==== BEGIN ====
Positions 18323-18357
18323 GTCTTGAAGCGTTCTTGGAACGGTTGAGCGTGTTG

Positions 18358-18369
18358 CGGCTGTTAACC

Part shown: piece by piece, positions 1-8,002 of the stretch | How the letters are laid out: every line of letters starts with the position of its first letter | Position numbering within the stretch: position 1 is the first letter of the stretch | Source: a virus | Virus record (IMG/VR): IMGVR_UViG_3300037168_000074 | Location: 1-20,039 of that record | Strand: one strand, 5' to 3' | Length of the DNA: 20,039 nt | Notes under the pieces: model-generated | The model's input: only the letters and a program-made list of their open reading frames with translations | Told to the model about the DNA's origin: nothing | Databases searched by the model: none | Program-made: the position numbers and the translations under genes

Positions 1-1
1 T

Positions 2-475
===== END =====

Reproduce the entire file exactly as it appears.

Positions 18323-18357
18323 GTCTTGAAGCGTTCTTGGAACGGTTGAGCGTGTTG

Positions 18358-18369
18358 CGGCTGTTAACC

Part shown: piece by piece, positions 1-8,002 of the stretch | How the letters are laid out: every line of letters starts with the position of its first letter | Position numbering within the stretch: position 1 is the first letter of the stretch | Source: a virus | Virus record (IMG/VR): IMGVR_UViG_3300037168_000074 | Location: 1-20,039 of that record | Strand: one strand, 5' to 3' | Length of the DNA: 20,039 nt | Notes under the pieces: model-generated | The model's input: only the letters and a program-made list of their open reading frames with translations | Told to the model about the DNA's origin: nothing | Databases searched by the model: none | Program-made: the position numbers and the translations under genes

Positions 1-1
1 T

Positions 2-475